Black Mountain College operated in its new facility from 1941 until 1957. But its legacy to Western North Carolina is profound.

“Legendary even in its own time, Black Mountain College attracted and created maverick spirits, some of whom went on to become well-known and extremely influential individuals in the latter half of the 20th century.”


This list includes Willem and Elaine de Kooning, Robert Rauschenberg, Josef and Anni Albers, Jacob Lawrence, Merce Cunningham, John Cage, Cy Twombly, Kenneth Noland, Susan Weil, Vera B. Williams, Ben Shahn, Ruth Asawa, Franz Kline, Arthur Penn, Buckminster Fuller, M.C. Richards, Francine du Plessix Gray, Charles Olson, Robert Creeley, and Dorothea Rockburne.


BMCM+AC is committed to maintaining the property. We studied two frescos that had been saved due to the organization’s preservation efforts. These frescos represent two virtues: Inspiration and Knowledge.

Restored fresco at Black Mountain College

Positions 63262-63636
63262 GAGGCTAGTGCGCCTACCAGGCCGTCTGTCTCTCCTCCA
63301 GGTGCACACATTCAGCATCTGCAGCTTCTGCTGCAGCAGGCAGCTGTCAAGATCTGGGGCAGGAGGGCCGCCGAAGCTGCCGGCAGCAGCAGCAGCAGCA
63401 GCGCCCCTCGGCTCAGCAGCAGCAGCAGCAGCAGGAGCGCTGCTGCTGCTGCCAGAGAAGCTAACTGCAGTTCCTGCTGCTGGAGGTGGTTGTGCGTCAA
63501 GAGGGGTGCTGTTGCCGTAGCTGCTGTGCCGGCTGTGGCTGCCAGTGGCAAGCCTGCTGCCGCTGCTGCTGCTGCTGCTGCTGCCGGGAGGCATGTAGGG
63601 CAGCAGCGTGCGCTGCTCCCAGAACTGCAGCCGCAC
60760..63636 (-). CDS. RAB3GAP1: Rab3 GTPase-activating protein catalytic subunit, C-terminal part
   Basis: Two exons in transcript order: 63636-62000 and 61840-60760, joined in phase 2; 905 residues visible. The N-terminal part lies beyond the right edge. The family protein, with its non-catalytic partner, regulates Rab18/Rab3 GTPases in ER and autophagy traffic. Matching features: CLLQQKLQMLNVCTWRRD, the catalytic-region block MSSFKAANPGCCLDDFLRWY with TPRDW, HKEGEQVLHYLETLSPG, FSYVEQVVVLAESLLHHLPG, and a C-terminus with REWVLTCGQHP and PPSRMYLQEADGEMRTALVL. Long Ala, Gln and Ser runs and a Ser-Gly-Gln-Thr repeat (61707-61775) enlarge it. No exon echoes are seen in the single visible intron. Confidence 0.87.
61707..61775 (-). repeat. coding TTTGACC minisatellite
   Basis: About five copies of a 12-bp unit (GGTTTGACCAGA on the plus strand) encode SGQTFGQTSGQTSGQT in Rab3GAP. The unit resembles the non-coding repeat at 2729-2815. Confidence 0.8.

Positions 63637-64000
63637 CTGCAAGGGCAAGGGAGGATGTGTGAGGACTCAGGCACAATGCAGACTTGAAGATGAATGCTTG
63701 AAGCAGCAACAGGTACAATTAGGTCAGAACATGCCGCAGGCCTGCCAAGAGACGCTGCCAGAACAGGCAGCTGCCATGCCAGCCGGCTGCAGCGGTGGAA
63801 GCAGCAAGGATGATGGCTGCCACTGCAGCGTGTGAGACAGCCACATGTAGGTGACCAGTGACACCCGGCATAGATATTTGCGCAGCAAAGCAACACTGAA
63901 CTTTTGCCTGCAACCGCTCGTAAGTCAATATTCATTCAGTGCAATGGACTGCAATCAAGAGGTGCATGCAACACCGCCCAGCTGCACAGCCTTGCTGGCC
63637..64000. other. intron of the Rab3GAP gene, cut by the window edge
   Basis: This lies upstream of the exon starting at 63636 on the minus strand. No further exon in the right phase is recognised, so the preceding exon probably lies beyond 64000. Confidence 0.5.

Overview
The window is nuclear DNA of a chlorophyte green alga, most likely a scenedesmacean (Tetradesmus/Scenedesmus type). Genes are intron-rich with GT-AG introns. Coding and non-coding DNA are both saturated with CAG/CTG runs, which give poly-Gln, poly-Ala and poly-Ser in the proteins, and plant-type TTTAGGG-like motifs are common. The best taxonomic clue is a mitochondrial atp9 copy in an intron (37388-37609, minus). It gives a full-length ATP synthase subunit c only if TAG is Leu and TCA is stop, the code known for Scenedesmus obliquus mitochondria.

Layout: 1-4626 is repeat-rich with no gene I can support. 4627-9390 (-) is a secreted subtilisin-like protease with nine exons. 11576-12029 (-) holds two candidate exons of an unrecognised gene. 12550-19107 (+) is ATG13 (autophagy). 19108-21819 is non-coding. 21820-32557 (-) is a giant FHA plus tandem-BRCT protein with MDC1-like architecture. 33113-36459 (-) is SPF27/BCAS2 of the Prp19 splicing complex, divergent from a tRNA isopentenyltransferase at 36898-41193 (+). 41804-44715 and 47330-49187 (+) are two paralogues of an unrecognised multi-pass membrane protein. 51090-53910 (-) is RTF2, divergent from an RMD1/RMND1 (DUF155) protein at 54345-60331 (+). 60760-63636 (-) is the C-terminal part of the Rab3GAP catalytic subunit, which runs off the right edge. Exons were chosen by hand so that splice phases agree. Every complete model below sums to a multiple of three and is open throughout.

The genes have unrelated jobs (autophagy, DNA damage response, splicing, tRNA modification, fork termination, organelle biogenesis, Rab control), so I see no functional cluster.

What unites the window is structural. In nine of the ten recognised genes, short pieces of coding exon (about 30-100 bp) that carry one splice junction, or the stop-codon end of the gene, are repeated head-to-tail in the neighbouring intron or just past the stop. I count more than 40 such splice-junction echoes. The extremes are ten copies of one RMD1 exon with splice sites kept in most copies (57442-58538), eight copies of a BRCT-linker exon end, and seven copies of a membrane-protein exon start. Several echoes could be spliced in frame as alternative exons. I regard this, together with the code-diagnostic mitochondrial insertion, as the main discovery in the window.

They were nearly ruined by mold, weather, and graffiti. These frescoes have been restored through a conservation funding program. The work began in fall 2020.

Lake Eden Campus

My dog gazes at tranquil Lake Eden

I highly recommend booking this tour if you are visiting Asheville or hiking in the Blue Ridge Mountains. While I had heard of an artist college operated in the mountains of western North Carolina, I had no idea what gave birth to this ultra-modern educational institution during the Depression.

“For a short time in the middle of the twentieth century a small town in North Carolina became a hub of American cultural production.”

American Masters (PBS)

As the BMCM+AC proudly notes, “even now, decades after its closing in 1957, the powerful influence of Black Mountain College continues to reverberate.”

ReVIEWING Black Mountain College Conference